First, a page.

Orch. Works Volume 3/ Zador
December 24, 2015
This Naxos recording #8.573274 is volume 3 in the series of orchestral works of composer Eugene Zador (1894-1977) which include his “Festival Overture,”” Dance Symphony,” and “Variations on a Hungarian Folk Song” written between 1919 and 1963 written in Hungary, Vienna, and the United States. Zador was a truly unsung composer as he did the majority of his work for the film composer Miklos Rozsa with little credit being bestowed upon him.
The CD begins with his “Festival Overture” (1963) which was performed during the inaugural opening week of the Los Angeles Music Center in December of 1964. Whether this work was specifically written for this occasion was unknown other than Zubin Mehta had selected it. The work begins with a brass fanfare which is also the main theme for the work as it returns throughout the 10 minute work. If you’re a fan of the film music of Rozsa you’ll hear references to some of his films such as Ben Hur and The Lost Weekend. While it does have some periods of darkness it lives up to its title as a very bright and upbeat work. For me it will be added to my festival compilation CD which many composers have written.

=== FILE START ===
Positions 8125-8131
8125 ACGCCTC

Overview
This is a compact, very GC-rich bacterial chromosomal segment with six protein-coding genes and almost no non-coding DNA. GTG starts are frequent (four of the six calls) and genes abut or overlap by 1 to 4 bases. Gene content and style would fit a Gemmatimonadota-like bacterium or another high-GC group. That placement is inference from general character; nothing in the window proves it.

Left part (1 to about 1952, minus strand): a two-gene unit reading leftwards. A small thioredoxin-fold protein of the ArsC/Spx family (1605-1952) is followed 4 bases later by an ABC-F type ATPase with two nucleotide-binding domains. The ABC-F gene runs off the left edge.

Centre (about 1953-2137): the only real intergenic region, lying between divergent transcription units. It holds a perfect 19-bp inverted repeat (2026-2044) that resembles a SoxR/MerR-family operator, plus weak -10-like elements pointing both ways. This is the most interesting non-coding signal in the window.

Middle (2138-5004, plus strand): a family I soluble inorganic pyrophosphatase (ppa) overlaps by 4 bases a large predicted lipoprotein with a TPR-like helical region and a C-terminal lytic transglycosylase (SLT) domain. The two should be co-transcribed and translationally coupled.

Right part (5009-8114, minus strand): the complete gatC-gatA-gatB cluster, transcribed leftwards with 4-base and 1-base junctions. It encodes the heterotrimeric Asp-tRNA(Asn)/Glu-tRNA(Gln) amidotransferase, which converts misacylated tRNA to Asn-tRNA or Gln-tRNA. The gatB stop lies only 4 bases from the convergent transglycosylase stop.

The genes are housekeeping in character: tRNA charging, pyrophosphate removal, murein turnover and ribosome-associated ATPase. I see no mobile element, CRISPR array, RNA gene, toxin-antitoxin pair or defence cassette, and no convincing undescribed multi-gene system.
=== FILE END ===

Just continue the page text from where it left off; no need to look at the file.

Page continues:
“Variations on a Hungarian Folk Song” (1919) is given its world premiere of the complete version of all eleven variations. Zador chose to offer each one in a different style including fugato, serenade, scherzo, and eight others. This was written in 1919 while Zador was still in Hungary but first performed in Vienna when he was living there in 1927. It is a work that is easily digestible and will perk up your spirits. My favorite variation is also the longest, the serenade featuring a gypsy style violin solo before it settles into music of peace and tranquility. One is reminded of a spring morning by a lake with a gentle breeze. It is also a happy uplifting work.
“Dance Symphony” (1936) is given it’s world premiere recording by the Budapest Symphony Orchestra conducted by Mariusz Smolij. This was written by Zador after he had lived in Vienna for many years and while there was much turmoil afoot he wrote of much happier times in Austria. The first movement, an allegro could easily have been mistaken for something that Strauss could have written. The second movement is an andante cantabile with the opening theme performed softly by the clarinet. The strings take over and offer their romantic lushness. Again one can hear the strains of something that could be cinematic. The third movement is a scherzo without the benefit of a trio. Filled with counterpoint from both the horns and the strings we’re listening to three different things going on at the same time. The fourth and final movement opens with strings and a clarinet solo which reminds you of the second movement before the brass introduce the rondo theme. It concludes with a theme in the style of Korngold.
As I stated earlier this is a very welcome addition to the series and I look forward to more releases from Naxos in the future.